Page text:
• 4 weeks ago
            Anonymous

            American spirituality is Pentecostalism kool aid, mega-church brainwashing, fundie baptist preachers screaming about how gays should get brain cancer, Black folk churches where everybody shouts DAS RITE all the time, millionaire televangelists, Jehova's witnessses, mormons, crazy people, etc.

        • 4 weeks ago
          Anonymous

          The Reformation really did a number on Western thought. The Faustian thirst for knowledge is really just desire for Theosis without Christ. Pic rel is on par with the prosperity gospel.

          Lol, Eastern "Christianity" is low IQ superstition. They literally believe that God is sometimes physically observable as a light. That God's "energies", which are divine, come down into this world and are really distinct from his essence, and undergo change, and are sometimes visible to the eyesight. Even Islam doesn't have such idiotic superstitions. Islam and Western Christianity teach that God is metaphysically simple, which follows from him being the metaphysically necessary ground of all existence. Islam and Western Christianity both teach that God does not change, that his will is not successive but unified in one single comprehensive act of eternal will. Eastern "Christianity" is still in the stage of animism; it hasn't even ascended to monotheism yet.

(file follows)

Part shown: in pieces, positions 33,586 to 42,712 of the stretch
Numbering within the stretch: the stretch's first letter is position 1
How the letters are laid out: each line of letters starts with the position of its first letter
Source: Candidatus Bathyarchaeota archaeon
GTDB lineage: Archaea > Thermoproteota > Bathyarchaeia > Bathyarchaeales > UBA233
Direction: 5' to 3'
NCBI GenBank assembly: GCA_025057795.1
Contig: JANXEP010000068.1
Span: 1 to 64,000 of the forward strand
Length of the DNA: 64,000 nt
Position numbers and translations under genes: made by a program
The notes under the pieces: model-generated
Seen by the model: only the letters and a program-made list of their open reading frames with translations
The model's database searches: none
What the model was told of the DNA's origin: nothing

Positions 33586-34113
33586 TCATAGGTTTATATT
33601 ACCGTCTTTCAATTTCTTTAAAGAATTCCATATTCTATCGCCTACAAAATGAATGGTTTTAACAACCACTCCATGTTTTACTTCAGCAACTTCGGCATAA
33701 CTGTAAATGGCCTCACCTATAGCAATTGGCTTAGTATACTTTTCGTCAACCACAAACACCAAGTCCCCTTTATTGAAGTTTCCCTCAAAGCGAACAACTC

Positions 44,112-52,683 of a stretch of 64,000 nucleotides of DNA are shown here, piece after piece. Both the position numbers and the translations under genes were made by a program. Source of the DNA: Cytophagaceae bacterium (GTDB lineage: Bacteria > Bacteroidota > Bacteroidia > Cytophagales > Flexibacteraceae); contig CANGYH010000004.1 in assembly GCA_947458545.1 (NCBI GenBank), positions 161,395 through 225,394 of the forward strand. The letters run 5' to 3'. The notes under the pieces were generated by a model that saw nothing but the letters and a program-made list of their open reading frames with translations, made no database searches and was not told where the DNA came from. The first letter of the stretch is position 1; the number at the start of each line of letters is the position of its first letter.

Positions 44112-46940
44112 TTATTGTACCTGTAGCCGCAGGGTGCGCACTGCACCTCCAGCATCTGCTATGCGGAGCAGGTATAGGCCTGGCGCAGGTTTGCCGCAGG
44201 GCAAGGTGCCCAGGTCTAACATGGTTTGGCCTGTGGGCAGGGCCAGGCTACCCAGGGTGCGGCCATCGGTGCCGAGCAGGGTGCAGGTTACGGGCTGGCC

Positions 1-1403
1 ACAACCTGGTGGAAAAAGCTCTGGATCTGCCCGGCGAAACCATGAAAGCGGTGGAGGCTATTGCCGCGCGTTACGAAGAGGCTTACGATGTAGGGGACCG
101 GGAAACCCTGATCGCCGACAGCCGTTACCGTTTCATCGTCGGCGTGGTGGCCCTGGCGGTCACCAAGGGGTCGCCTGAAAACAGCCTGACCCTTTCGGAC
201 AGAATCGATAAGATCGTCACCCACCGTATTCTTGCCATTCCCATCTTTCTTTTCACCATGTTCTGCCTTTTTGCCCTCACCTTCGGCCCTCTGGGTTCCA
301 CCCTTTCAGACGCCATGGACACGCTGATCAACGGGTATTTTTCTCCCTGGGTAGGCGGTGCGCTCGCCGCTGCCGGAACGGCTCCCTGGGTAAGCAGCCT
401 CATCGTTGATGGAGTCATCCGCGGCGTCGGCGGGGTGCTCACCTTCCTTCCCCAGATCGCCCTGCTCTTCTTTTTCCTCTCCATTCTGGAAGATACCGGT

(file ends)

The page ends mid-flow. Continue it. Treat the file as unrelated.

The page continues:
You see with your nous, not your material eyes. It's not light from a flashlight. The bible clearly states Moses face was shining with light after he descended from Sinai after talking with God. The grace of God shining from Moses' face is the uncreated light, God's energies. You deny scripture. Allah is a demon who makes dogs out of men.

      • 4 weeks ago
        Anonymous

        Lol, Eastern "Christianity" is low IQ superstition. They literally believe that God is sometimes physically observable as a light. That God's "energies", which are divine, come down into this world and are really distinct from his essence, and undergo change, and are sometimes visible to the eyesight. Even Islam doesn't have such idiotic superstitions. Islam and Western Christianity teach that God is metaphysically simple, which follows from him being the metaphysically necessary ground of all existence. Islam and Western Christianity both teach that God does not change, that his will is not successive but unified in one single comprehensive act of eternal will. Eastern "Christianity" is still in the stage of animism; it hasn't even ascended to monotheism yet.